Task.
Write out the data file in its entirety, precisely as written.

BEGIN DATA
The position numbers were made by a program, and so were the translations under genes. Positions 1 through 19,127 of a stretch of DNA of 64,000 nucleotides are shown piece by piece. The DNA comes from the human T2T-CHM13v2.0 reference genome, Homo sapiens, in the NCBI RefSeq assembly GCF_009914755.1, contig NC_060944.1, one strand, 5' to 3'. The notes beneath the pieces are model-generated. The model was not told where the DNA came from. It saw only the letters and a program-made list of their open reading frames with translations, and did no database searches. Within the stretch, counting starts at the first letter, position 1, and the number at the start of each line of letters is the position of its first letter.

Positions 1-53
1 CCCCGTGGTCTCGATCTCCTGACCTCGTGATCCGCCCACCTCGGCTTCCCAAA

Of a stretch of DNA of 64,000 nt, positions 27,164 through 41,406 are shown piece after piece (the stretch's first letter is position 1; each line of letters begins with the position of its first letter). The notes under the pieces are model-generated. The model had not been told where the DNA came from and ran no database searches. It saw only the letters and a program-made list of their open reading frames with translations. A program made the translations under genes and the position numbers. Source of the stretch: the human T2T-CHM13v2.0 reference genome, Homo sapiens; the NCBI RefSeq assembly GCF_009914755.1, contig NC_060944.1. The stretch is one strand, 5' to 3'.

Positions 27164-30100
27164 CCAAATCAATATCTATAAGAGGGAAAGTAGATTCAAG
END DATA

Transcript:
The position numbers were made by a program, and so were the translations under genes. Positions 1 through 19,127 of a stretch of DNA of 64,000 nucleotides are shown piece by piece. The DNA comes from the human T2T-CHM13v2.0 reference genome, Homo sapiens, in the NCBI RefSeq assembly GCF_009914755.1, contig NC_060944.1, one strand, 5' to 3'. The notes beneath the pieces are model-generated. The model was not told where the DNA came from. It saw only the letters and a program-made list of their open reading frames with translations, and did no database searches. Within the stretch, counting starts at the first letter, position 1, and the number at the start of each line of letters is the position of its first letter.

Positions 1-53
1 CCCCGTGGTCTCGATCTCCTGACCTCGTGATCCGCCCACCTCGGCTTCCCAAA

Of a stretch of DNA of 64,000 nt, positions 27,164 through 41,406 are shown piece after piece (the stretch's first letter is position 1; each line of letters begins with the position of its first letter). The notes under the pieces are model-generated. The model had not been told where the DNA came from and ran no database searches. It saw only the letters and a program-made list of their open reading frames with translations. A program made the translations under genes and the position numbers. Source of the stretch: the human T2T-CHM13v2.0 reference genome, Homo sapiens; the NCBI RefSeq assembly GCF_009914755.1, contig NC_060944.1. The stretch is one strand, 5' to 3'.

Positions 27164-30100
27164 CCAAATCAATATCTATAAGAGGGAAAGTAGATTCAAG